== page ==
CRFB Releases and Events
Happy New Year, and what a year we've had!
With a real lack of fiscal sanity running around Washington lately, it's truly refreshing and encouraging to see someone break from party lines, special interests, and all other shackles to make decisions about what's best for our country's fiscal health down the road. Senator Tom Coburn (R-OK) has been doing just that.
James T. Lynn, a member of the Committee for a Responsible Federal Budget board and former budget director in the Ford administration died Dec. 6 in Bethesda, MD. Mr. Lynn was 83 years old and died as a result of complications from a stroke. During the Nixon administration, Mr. Lynn served as general counsel and undersecretary at the Department of Commerce before becoming secretary of the Department of Housing and Urban Development. In 1975, President Ford tapped Mr. Lynn as director of the Office of Management and Budget.
We at CRFB have been calling for people to Get Specific on ways to deal with our long-term fiscal crisis for quite some time. Well, since that has finally started to happen and deficit reduction plans seem to be in vogue (which couldn’t make CRFB happier), the second stage of the process, seeing where the plans intersect, is now beginning. And to start this process, we have a new paper that will help.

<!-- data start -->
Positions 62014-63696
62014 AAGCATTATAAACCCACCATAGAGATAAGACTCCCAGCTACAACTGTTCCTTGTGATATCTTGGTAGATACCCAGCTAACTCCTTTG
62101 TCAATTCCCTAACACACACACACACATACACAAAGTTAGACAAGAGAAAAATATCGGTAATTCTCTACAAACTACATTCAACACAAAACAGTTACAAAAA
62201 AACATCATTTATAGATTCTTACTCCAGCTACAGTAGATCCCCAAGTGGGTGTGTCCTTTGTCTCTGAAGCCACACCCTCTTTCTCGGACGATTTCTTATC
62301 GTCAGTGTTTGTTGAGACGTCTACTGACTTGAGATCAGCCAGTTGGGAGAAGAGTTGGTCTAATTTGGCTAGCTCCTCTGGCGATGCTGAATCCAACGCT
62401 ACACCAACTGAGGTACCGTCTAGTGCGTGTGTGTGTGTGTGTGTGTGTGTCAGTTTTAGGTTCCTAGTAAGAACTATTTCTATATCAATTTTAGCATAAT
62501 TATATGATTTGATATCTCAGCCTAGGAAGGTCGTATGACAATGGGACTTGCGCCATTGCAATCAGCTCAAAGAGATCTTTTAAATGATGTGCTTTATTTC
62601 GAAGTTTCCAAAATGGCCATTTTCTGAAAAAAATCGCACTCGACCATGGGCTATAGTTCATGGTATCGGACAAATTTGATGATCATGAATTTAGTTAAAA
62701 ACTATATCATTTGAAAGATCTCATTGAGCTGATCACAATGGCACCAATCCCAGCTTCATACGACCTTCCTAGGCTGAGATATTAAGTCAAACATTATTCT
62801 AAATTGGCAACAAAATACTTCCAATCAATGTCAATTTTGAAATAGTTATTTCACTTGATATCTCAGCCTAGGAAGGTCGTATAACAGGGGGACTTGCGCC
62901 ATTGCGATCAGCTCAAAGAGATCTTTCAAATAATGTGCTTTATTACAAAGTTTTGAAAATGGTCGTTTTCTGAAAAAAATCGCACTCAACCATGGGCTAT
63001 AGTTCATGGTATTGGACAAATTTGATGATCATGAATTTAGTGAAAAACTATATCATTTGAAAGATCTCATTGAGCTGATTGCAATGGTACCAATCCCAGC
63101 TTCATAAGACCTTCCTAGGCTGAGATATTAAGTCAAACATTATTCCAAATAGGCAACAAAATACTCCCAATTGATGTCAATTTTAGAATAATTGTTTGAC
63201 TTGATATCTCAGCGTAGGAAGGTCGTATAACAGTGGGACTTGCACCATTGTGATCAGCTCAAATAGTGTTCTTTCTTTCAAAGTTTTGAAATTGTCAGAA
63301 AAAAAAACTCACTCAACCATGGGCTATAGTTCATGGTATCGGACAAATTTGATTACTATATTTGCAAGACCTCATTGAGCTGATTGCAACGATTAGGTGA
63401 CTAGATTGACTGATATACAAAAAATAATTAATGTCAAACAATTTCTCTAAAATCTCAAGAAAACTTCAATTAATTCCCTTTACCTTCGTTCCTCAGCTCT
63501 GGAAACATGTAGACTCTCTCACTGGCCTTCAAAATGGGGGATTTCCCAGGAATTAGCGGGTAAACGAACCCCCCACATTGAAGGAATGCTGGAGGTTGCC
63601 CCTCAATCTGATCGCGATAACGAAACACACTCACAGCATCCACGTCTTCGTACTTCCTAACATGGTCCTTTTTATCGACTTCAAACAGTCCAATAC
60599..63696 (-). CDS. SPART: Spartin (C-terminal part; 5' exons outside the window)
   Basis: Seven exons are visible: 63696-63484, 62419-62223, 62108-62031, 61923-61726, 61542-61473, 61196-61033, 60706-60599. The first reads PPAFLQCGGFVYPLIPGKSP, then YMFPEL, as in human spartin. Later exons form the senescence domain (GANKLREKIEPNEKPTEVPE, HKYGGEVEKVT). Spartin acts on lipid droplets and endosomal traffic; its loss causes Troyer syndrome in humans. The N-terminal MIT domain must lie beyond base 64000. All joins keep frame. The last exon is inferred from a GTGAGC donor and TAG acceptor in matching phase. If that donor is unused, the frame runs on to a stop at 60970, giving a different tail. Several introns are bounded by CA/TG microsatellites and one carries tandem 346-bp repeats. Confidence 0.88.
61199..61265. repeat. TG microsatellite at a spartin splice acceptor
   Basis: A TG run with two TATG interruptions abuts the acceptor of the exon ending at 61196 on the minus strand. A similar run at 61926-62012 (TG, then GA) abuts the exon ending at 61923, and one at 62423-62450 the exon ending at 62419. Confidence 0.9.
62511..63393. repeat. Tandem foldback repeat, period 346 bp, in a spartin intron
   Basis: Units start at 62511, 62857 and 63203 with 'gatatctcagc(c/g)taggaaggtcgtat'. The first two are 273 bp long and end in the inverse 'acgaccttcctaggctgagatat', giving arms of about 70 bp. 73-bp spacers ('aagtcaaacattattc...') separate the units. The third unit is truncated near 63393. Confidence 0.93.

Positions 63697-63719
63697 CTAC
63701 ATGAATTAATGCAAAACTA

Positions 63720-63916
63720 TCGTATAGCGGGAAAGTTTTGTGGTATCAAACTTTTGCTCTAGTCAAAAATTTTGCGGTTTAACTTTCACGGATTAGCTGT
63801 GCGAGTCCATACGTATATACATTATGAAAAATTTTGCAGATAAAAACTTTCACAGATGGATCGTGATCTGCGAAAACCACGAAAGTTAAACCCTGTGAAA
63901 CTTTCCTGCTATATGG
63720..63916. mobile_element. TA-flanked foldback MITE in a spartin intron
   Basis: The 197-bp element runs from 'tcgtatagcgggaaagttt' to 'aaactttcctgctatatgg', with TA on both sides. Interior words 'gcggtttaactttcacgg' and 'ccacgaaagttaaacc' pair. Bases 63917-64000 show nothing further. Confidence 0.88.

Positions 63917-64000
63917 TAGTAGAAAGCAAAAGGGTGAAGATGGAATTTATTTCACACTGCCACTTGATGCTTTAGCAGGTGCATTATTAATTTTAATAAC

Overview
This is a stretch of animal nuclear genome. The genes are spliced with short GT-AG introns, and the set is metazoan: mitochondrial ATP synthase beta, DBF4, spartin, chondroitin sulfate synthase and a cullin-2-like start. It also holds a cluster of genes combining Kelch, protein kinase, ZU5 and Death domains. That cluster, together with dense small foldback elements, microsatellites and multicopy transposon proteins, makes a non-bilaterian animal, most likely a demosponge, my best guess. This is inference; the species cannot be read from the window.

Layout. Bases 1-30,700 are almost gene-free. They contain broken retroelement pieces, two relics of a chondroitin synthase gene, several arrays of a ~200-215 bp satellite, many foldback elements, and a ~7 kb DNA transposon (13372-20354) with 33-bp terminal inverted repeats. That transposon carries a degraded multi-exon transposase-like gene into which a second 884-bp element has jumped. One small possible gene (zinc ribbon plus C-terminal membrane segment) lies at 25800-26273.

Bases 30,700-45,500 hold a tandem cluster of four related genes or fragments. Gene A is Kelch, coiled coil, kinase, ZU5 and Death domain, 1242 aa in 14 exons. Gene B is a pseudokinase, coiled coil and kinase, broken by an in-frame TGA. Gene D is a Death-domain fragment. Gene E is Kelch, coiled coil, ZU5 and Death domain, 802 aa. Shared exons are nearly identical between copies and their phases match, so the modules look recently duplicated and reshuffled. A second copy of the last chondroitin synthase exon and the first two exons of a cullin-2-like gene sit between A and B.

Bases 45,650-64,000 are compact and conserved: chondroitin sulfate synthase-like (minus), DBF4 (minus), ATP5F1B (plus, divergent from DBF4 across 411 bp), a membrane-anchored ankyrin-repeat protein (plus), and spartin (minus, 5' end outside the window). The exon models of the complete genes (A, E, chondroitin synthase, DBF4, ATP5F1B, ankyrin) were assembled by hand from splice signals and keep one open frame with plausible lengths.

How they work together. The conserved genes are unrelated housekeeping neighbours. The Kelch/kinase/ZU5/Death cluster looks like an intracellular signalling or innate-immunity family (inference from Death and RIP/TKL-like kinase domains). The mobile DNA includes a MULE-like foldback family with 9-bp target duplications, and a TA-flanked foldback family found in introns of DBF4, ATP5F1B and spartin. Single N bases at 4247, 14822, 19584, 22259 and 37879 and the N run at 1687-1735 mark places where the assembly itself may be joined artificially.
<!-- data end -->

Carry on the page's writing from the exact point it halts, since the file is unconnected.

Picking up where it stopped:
Getting to real solutions to the fiscal challenges facing the country requires asking the right questions. Today CRFB offered “Ten Questions to Ask the Candidates” in order to move the election rhetoric away from the grandstanding and finger-pointing that are dominating the campaign.
With the fiscal debt clock ticking, the Committee for a Responsible Federal Budget yesterday brought together members of Congress and other fiscal experts to talk about "Let's Get Specific: Ways to Fix the Federal Budget". Facing a soaring federal debt, it's difficult to discuss how to close the fiscal gap without getting specific, CRFB Co-Chairman Bill Frenzel told those attending the half-day session.
Our nation faces budget deficits for as far as the eye can see. When it comes to specific solutions to this problem, many politicians are more likely to embrace changes that would make the deficit situation worse, not better. The forum (click here for more details) will focus on a number of specific solutions to put the debt back on a sustainable path.
Today, the White House announced its intent to appoint CFRB Board Member Jim Kolbe and CFRB Co-Chair Bill Frenzel to the Advisory Committee for Trade Policy and Negotiations. The Advisory Committee for Trade Policy and Negotiations is part of the Office of the United States Trade Representative.